December 30, 2011
Avoiding Weight Gain If You Take Insulin
The myth about weight gain on insulin happens to be fact, although in reality it is muddied up by people. For people with type 2 diabetes, taking insulin can cause weight gain. There are several reasons for this. The one factor that comes to the front is people use insulin as the medication of last resort. Normally this is fought until there is no longer any choice, insulin cannot be postponed as blood glucose levels are out of control and oral medications cannot keep blood glucose levels down.
Because insulin is often the medication of last resort, two factors can cause weight gain. The first is inactivity or sedentary lifestyle. This may be caused by diabetic neuropathy, which makes it difficult to walk more than short distances. The second is people do not reduce the intake of carbohydrates when going on insulin.
Why is the second necessary? Because insulin is necessary, when first started, insulin makes management of blood glucose levels easier. Instead of losing some of your carbohydrates in your urine when your blood glucose exceeded your urinary limits, these carbohydrates are now put to work or stored as fat. This new efficiency in blood glucose management generally causes initial weight gain.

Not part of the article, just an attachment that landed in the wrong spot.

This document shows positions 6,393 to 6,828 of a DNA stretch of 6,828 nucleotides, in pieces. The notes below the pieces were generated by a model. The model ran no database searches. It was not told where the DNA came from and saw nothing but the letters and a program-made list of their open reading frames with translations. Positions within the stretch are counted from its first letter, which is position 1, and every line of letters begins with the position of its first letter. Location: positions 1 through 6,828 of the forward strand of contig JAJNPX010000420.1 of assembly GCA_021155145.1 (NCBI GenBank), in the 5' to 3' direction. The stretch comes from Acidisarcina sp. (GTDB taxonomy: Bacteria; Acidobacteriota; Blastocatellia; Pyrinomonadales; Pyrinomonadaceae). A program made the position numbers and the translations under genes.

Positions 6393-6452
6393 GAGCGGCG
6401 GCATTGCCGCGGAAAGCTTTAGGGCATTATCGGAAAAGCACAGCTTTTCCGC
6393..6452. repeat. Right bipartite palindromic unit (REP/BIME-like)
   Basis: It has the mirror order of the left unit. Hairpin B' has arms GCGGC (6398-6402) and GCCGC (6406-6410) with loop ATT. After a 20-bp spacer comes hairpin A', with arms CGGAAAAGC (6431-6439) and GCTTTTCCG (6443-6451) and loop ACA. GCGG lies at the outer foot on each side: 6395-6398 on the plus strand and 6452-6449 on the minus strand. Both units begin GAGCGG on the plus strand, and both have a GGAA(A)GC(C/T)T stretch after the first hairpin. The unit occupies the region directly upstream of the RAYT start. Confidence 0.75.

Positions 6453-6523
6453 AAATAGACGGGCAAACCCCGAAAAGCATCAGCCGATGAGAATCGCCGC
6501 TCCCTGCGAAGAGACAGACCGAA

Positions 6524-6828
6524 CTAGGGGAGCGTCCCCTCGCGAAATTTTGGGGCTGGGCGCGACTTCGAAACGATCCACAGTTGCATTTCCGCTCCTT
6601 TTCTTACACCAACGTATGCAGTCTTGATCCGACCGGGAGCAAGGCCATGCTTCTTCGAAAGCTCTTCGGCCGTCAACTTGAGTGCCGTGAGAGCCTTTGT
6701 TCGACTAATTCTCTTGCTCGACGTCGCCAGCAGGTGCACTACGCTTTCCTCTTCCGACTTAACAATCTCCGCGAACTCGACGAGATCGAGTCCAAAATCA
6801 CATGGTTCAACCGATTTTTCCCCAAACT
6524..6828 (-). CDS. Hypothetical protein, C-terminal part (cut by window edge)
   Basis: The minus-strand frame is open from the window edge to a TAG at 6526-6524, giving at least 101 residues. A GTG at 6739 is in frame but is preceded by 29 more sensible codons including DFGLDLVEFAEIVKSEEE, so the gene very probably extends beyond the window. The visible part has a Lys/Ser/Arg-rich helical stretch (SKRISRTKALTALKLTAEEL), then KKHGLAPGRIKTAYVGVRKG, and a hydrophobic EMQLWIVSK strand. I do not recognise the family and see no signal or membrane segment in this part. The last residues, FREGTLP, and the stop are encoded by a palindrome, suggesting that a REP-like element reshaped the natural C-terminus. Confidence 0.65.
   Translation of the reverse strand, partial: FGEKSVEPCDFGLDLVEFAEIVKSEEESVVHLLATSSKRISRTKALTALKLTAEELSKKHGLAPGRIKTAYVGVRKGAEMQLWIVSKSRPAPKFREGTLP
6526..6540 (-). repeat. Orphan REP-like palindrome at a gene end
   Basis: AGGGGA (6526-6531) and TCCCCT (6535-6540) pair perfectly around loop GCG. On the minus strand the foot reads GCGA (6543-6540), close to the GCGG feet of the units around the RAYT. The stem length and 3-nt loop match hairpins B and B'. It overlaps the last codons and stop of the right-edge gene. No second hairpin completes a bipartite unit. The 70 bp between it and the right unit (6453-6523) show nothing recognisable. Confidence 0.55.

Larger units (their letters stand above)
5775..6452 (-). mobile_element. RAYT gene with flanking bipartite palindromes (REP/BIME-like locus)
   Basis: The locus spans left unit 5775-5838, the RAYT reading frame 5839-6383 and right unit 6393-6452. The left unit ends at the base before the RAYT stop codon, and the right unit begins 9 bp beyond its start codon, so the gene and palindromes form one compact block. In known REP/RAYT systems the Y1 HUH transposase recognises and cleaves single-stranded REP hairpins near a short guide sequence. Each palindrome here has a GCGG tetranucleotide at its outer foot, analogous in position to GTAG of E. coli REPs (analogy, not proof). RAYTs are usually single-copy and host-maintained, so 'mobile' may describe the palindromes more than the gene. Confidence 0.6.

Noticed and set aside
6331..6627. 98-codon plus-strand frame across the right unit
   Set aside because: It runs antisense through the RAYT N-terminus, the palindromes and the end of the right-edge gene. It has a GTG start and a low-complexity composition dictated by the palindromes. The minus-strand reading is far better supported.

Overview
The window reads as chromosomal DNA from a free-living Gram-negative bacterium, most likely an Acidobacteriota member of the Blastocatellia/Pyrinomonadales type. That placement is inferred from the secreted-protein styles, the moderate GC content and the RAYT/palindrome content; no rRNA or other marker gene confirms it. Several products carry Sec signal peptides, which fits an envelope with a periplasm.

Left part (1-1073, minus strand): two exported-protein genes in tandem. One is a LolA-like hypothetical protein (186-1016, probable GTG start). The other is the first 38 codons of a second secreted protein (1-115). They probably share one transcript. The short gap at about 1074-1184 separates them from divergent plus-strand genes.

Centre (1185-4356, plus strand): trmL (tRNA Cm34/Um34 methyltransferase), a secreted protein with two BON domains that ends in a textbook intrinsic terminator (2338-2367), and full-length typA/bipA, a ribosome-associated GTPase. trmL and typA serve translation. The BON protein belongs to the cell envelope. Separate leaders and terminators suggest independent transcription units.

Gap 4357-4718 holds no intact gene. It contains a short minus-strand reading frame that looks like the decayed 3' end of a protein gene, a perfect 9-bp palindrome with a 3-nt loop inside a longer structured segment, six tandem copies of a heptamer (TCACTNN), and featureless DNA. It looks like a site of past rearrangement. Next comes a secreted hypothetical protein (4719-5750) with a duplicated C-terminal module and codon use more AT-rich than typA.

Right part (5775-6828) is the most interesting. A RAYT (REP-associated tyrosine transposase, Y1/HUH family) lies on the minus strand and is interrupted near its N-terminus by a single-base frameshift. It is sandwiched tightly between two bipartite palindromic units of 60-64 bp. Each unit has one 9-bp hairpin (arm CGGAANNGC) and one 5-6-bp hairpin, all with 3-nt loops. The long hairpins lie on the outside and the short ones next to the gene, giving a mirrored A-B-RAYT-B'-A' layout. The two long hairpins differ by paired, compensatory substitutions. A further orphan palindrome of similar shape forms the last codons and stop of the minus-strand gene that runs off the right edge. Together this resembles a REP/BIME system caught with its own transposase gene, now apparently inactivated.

This is the main reason that people starting on insulin should consider reducing the total carbohydrate intake for a period of time while your body adjusts to the efficiency. However, if you are a person that is able to exercise on a regular basis and you do this, your carbohydrate intake may not be reduced greatly and may be resumed shortly after starting insulin.
Weight gain is always a possibility for some body types and people must learn to manage their carbohydrate intake to avoid weight gain. The article did say that you should limit your insulin dosage, which is only possible, if you reduce your intake of carbohydrates. I will also reemphasize their statement of using exercise to aid in insulin use to burn calories and help keep insulin use low. This will aid in preventing weight gain.
In conclusion, I will state that insulin should not be considered by people with type 2 diabetes as the medication of last resort. Learn about it before the need arises and before you have the neuropathy, which can make exercise more difficult. One tip you should also consider is possibly using Byetta, which will assist you in reducing your carbohydrate intake, and help you keep extra weight off and to assist you in losing some of the extra weight you have accumulated over the years. Talk to your doctor, as this needs to be understood before using it. Consider getting an appointment with an endocrinologist for using insulin to aid you in your management of type 2 diabetes.